Planned federal order to halt 'mercy killings' could have broad impact
Will the Reagan administration's soon-to-be-implemented federal regulations regarding the care and sustenance of severely handicapped infants halt so-called mercy killings? Or will these rules tend to inhibit hospital care and possibly even limit the rights of parents and families to accept or reject medical treatment for their children?Skip to next paragraph
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Storm clouds are fast gathering over a government order scheduled to take effect March 22 and ostensibly aimed at hospitals and health-care facilities receiving federal funds. Among other things, it requires the posting of warning notices in maternity wards, indicating that ''discriminatory failure to feed and care for handicapped infants . . . is prohibited by federal law.'' Further it provides that a toll-free telephone hot line be listed so those who suspect violations can report their concerns.
The American Hospital Association calls these rules ''simplistic'' answers for a complex situation. Some nurses and health-care groups consider the regulations an affront to their integrity and a sharp slap on the wrist by the federal government. And civil-rights and religious freedom advocates - who so far have not openly challenged the Department of Health and Human Services (HHS) rules - are concerned that they could be broadly interpreted to affect parents' freedom of choice regarding medical care for their youngsters.They could promote further confusion in the already controversial and unresolved debate over ''life support'' systems for those deemed terminally ill.
These regulations will also receive a resounding rap from a presidential commission report, ''Deciding to Forgo Life-Sustaining Treatment.'' The report is scheduled for release March 21, the day before the HHS rule goes into effect.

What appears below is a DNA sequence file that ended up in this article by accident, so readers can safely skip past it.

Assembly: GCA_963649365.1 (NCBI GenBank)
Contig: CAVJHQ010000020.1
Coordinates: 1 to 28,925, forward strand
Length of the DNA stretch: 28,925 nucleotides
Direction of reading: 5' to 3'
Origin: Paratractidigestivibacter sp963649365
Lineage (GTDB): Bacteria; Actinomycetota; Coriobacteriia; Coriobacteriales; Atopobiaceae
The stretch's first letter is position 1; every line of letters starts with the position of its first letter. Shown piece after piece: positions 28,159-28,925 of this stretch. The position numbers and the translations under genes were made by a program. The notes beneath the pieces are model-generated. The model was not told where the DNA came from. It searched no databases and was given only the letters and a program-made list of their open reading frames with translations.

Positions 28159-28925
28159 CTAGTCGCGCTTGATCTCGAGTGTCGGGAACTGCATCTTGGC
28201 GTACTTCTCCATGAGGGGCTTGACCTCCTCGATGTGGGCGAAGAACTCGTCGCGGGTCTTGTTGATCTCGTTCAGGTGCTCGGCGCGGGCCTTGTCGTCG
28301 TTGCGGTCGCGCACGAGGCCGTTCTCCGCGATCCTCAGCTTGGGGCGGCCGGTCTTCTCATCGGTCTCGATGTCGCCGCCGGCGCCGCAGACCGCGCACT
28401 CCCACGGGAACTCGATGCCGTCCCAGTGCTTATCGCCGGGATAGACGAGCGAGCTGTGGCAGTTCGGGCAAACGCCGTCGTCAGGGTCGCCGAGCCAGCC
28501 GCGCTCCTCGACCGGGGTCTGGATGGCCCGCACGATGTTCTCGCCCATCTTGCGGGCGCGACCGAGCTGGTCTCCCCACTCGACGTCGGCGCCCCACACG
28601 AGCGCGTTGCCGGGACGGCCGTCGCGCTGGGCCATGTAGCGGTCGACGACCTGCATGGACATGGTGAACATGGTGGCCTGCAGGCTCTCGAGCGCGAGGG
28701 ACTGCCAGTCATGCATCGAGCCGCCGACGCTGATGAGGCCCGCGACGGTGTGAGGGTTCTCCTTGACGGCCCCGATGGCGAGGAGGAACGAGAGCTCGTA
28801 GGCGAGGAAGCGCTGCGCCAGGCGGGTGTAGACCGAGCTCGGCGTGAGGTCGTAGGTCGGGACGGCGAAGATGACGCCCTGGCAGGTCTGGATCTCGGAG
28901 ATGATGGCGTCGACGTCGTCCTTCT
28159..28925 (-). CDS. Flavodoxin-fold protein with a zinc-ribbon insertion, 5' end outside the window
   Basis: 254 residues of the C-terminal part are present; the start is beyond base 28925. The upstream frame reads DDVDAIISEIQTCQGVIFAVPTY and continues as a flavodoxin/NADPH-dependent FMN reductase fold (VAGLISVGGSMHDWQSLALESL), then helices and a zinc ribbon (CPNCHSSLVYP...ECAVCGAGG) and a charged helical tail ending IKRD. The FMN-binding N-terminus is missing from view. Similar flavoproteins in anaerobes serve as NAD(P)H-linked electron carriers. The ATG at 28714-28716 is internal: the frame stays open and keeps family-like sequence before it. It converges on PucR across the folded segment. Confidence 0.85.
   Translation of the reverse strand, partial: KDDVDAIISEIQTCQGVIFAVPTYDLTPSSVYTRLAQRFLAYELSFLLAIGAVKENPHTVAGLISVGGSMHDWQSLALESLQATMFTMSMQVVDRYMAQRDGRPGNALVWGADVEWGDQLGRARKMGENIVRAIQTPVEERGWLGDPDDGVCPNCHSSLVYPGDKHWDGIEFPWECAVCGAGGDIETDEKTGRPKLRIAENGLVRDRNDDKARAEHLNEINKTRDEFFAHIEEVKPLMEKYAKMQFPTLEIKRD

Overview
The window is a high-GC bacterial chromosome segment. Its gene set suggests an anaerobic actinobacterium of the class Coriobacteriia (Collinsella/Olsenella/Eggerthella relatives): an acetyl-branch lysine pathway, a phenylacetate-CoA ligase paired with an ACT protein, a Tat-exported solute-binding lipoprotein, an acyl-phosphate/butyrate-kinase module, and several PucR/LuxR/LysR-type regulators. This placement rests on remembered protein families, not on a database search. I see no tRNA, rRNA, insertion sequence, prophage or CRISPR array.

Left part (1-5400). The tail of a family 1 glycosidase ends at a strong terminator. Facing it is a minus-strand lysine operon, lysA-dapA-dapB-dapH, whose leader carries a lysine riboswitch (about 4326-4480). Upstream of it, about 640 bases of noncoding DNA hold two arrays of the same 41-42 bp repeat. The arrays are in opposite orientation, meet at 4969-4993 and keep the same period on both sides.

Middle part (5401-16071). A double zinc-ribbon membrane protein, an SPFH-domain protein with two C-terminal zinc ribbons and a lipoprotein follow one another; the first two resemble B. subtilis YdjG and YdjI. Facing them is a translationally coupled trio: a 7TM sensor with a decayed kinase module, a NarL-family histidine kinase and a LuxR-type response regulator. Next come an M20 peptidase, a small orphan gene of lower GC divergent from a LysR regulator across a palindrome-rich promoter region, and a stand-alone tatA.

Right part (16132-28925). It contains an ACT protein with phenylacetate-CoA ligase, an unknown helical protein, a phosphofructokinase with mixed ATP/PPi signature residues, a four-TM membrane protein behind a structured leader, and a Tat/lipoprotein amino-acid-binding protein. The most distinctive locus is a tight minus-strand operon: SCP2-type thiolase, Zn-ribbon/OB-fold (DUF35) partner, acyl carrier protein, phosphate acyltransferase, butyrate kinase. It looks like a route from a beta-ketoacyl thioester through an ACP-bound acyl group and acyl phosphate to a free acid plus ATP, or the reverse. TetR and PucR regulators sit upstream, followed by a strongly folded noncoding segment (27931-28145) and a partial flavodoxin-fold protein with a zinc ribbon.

The President's Commission on the Study of Ethical Problems in Medicine and Biomedical and Behavioral Research will reportedly criticize the administration for using punitive measures - threatened prosecution and cutting off of federal funds - to solve what it says is a highly complicated and delicate problem.
''It's a heavy-handed approach. They could have done things in a collaborative way,'' says one close to the commission who asks not to be identified.
''Imagine how a prospective mother in a maternity ward will feel when she reads a notice on the wall which says, in effect, that the only thing that will keep them (doctors and nurses) from killing her baby is a federal regulation.''
Some critics of the regulation suggest it is, at least in part, politically motivated - perhaps an effort by the administration to appease ''right-to-lifers ,'' who so far have been largely unsuccessful in getting Congress and the courts to outlaw abortion.
The debate over infanticide became particularly heated last spring following the death of a severely retarded infant who was denied nourishment and health care at his parents' request. The Indiana Supreme Court approved that action. At the time the child passed away, several petitioners were asking the US Supreme Court to order that the six-day-old boy be kept on life-support systems.
This situation prompted strong pressures on the administration to take federal action. The present regulations are a result.
Last fall, US Surgeon General Everett Koop testified before a congressional subcommittee that parents should be required to take steps to save the lives of severely handicapped infants.
At that hearing, Raymond Duff, professor of pediatrics at Yale School of Medicine, said severely handicapped infants were sometimes allowed to die because ''rescuing would only result in unbearable suffering for the handicapped and their families.''
Most states have so-called child abuse legislation which requires physicians, hospitals, social workers, teachers, and others to report suspected cases of neglect. Some have reported, however, that this has opened the door to crank calls and invasion of privacy. This same concern exists regarding the hot-line telephone requirement in the new government order.